These are the major issues. None of these are technology issues. Unfortunately, Americans have a bad habit of thinking every problem is a technology problem, and furthermore that if technology hasn't solved it in the past, we just haven't used technology which is sophisticated and expensive enough.

  • Re:Missile Defense (Score:5, Insightful)

    by Atzanteol (99067) on Sunday November 14, 2004 @12:05AM (#10810774) Homepage
    Germany will never try to conquor Europe! They'd have to be crazy to try! Why would they piss off that many countries? Not to mention attacking the Soviet Union in the Winter?

    You act as though it's a sane world, and nobody ever acts irrationally... The US was behind the ball at the start of both world wars. We don't want to be in that position again. Remember what happened to the technically challenged French in WWII? I believe they call that "steam rolled..."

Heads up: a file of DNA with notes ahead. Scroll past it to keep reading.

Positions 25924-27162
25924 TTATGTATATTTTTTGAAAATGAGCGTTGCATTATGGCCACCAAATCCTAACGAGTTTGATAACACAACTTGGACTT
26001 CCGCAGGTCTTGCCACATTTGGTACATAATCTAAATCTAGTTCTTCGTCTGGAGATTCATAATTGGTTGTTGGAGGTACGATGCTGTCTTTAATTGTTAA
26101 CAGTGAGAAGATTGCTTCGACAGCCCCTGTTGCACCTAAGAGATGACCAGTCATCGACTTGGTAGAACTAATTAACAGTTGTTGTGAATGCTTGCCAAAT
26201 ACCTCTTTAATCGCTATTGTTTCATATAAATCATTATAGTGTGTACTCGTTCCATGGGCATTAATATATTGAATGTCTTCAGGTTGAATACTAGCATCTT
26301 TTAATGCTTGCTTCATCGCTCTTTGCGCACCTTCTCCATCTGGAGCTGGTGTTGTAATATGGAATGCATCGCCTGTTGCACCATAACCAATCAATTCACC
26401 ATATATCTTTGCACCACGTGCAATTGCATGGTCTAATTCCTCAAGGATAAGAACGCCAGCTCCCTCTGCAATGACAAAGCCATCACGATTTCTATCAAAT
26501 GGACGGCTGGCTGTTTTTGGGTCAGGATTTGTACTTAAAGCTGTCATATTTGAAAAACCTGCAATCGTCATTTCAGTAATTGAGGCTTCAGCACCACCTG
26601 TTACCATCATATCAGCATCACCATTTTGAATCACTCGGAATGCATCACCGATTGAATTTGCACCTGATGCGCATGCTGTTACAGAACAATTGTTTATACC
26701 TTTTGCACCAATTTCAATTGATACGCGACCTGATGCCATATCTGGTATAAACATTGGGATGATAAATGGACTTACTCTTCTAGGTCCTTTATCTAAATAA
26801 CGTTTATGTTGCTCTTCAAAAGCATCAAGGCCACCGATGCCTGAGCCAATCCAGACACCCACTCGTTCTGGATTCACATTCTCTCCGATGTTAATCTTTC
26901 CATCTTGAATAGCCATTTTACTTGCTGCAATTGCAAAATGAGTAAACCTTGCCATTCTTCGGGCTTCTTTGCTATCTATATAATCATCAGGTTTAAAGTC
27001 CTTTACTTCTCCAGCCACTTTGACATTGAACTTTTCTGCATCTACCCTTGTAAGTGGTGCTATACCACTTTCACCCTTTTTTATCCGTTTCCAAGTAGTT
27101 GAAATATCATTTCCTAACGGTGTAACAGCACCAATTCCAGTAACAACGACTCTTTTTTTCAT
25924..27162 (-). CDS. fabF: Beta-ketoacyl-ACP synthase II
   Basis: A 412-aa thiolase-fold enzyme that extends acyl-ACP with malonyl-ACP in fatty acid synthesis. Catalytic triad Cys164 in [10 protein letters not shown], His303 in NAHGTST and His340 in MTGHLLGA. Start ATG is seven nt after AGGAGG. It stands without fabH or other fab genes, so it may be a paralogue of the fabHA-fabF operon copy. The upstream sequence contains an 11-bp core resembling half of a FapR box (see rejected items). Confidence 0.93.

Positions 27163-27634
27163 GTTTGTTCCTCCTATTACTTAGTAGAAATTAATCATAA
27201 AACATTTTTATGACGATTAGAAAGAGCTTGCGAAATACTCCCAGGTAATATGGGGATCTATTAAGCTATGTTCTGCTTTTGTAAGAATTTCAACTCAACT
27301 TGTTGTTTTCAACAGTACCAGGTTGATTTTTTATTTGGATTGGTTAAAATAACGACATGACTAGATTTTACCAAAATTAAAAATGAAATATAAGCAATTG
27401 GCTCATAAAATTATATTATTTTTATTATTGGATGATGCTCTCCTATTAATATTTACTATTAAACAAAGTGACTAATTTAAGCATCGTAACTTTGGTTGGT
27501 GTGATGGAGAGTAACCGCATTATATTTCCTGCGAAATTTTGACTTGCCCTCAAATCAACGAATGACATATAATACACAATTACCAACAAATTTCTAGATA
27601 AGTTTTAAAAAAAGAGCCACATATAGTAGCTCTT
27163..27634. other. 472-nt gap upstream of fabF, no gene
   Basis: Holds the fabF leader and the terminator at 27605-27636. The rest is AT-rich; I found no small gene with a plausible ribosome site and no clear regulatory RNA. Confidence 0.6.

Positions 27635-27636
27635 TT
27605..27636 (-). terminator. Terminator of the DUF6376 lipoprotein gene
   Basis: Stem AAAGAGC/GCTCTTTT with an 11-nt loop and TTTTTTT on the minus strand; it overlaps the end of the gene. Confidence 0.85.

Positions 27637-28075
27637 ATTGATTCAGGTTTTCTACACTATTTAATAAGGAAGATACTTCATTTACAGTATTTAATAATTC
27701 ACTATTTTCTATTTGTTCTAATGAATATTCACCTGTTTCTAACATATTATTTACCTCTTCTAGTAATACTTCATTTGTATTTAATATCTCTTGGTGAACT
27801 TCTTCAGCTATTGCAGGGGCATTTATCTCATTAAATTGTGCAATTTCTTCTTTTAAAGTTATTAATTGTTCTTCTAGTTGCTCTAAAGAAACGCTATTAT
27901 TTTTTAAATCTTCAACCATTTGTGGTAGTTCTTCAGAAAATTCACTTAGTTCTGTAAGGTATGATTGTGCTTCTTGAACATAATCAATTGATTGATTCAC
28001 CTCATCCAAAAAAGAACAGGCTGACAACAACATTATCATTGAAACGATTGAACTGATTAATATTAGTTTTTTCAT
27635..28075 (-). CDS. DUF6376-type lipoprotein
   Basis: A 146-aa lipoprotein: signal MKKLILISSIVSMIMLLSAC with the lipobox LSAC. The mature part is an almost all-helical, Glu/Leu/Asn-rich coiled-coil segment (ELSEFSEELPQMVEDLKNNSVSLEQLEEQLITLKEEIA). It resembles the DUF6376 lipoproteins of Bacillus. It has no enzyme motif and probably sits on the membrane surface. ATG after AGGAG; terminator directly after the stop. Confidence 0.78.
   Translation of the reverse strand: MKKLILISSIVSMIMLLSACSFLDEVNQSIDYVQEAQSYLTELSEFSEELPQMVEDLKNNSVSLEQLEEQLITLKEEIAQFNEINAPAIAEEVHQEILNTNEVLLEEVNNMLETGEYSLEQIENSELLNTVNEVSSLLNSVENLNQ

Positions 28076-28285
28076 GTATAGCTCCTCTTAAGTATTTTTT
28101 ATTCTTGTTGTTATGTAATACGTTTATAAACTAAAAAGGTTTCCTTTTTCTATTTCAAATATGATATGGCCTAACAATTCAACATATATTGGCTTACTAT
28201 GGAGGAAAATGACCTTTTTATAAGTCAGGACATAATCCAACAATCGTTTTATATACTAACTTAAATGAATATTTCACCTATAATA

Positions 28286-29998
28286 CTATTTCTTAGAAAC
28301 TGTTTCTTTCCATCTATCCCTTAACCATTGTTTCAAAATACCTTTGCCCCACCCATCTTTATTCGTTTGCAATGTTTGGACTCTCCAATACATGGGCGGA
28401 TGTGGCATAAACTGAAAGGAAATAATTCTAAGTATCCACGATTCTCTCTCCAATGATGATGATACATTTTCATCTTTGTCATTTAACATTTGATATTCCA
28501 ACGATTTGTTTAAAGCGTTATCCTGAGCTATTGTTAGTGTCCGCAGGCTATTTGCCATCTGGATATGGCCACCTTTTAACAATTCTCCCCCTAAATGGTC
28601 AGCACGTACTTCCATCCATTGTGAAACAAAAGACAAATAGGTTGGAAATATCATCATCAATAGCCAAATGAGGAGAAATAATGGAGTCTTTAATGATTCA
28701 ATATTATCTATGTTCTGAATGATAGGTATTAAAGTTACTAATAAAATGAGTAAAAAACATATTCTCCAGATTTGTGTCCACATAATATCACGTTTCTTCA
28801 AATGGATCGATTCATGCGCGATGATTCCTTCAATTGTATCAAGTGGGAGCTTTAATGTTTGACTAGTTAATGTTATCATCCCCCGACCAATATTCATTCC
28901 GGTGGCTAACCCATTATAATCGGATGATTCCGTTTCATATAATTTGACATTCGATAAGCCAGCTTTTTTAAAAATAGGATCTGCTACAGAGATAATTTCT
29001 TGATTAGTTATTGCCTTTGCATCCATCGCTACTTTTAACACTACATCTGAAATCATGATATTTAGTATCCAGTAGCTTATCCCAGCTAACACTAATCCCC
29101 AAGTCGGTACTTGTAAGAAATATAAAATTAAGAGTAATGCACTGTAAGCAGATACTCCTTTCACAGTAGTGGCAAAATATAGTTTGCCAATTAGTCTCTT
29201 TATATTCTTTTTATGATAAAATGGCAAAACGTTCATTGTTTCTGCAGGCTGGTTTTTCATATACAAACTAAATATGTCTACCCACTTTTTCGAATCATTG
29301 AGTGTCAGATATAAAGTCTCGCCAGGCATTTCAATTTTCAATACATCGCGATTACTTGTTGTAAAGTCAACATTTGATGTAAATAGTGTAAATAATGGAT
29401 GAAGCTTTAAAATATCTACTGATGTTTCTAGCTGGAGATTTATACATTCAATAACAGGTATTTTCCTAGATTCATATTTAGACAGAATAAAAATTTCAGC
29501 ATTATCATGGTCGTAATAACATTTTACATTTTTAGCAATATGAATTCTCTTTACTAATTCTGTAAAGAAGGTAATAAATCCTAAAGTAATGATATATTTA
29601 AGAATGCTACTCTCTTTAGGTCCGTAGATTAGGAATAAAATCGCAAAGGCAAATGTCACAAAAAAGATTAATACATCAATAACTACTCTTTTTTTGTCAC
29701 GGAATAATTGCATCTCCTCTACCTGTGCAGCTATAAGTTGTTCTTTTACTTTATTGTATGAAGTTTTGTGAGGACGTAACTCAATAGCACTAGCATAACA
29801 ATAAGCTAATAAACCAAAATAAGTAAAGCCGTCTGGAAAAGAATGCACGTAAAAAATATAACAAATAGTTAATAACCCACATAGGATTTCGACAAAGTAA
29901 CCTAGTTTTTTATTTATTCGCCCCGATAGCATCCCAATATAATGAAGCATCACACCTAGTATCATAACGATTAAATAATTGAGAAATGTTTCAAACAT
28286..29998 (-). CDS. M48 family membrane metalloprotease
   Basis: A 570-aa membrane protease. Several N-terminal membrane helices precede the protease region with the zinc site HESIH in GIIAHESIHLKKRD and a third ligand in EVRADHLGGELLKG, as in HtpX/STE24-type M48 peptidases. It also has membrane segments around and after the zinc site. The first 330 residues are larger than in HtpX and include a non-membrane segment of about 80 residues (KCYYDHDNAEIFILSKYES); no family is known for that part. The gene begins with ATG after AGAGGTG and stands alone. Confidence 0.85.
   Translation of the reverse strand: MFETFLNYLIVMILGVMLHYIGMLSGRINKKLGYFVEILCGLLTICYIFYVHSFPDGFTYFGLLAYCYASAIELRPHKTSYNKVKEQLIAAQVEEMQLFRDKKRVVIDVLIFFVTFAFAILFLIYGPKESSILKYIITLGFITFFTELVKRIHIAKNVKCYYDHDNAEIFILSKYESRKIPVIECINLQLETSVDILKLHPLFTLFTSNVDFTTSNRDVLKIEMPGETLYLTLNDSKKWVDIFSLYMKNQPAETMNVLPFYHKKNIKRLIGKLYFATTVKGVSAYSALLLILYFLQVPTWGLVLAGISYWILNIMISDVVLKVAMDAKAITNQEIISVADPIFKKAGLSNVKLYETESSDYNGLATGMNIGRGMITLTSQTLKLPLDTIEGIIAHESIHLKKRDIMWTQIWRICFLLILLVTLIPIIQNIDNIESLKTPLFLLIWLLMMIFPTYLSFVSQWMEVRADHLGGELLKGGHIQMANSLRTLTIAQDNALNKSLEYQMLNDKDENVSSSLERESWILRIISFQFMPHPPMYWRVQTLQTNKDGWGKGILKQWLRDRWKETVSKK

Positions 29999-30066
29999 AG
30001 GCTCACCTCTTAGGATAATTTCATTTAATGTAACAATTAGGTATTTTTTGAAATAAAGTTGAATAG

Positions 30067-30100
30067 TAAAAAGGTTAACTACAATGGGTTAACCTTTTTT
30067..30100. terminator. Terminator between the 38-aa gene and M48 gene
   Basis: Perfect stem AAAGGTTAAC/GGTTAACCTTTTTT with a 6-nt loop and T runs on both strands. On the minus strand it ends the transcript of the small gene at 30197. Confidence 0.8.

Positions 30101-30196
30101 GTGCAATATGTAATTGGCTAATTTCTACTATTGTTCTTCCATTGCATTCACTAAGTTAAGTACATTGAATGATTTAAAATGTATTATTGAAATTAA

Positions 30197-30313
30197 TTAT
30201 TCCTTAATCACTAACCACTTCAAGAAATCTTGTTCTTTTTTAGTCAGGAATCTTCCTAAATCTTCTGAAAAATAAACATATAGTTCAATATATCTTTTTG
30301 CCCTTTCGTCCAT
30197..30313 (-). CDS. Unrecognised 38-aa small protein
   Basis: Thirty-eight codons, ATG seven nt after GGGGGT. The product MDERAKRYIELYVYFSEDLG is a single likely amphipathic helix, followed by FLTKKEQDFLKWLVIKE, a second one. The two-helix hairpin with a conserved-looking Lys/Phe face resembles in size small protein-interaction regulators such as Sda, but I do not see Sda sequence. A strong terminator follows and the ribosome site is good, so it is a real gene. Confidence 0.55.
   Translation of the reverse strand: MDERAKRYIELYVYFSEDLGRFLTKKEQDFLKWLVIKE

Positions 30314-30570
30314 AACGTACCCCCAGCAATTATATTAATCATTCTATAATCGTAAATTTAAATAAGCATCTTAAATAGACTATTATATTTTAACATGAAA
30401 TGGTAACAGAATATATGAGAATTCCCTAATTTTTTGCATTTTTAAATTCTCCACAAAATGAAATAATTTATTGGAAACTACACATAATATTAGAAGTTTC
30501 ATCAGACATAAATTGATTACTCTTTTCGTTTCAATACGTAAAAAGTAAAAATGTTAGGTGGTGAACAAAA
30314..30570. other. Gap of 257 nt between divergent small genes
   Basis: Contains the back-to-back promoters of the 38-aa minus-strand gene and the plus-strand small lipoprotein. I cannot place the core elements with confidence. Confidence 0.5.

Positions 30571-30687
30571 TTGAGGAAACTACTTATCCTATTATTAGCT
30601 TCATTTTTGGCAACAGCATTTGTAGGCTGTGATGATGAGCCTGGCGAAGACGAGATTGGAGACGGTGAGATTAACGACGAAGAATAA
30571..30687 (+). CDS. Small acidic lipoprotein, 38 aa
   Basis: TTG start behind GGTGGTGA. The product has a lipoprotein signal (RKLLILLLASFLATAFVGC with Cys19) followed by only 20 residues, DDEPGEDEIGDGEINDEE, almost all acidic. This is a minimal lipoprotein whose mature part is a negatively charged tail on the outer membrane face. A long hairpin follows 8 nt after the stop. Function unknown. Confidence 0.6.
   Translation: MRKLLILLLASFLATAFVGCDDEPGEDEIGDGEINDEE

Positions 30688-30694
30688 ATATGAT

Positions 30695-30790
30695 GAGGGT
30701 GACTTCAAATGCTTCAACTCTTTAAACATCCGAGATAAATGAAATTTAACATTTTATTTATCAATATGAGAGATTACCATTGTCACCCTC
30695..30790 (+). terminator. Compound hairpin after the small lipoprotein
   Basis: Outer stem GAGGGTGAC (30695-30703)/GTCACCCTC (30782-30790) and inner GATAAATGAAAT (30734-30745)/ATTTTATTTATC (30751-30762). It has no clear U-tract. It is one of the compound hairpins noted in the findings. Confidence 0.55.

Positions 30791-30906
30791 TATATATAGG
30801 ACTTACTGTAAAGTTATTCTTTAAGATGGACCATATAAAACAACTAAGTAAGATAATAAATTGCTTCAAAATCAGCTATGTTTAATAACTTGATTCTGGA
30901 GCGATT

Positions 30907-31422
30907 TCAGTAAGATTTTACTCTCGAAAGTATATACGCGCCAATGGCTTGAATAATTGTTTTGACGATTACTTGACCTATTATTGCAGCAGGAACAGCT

• Re:Missile Defense (Score:4, Insightful)

    by transiit (33489) on Sunday November 14, 2004 @12:07AM (#10810786) Homepage Journal
    I'm a bit curious of something, as I've seen this thought repeated often. By no means do I ask you to answer for anyone who has espoused it in the past.

    Are there any "defense industry" programs that you wouldn't consider to be corporate welfare?

    I'll grant you that the 767 tanker lease program that Boeing nearly had could be argued as such, but you'll notice that it wasn't awarded to them (largely after people like McCain called foul), and it's now gone off to be a competitive bid.

    But do all of these programs instantly equate to a handout to the industry?

    If you're against the US gov't paying for this stuff in general, why not just say so, citing things like the X-year lead the US allegedly has over the rest of the world in military tech, or whatever reason suits your viewpoint.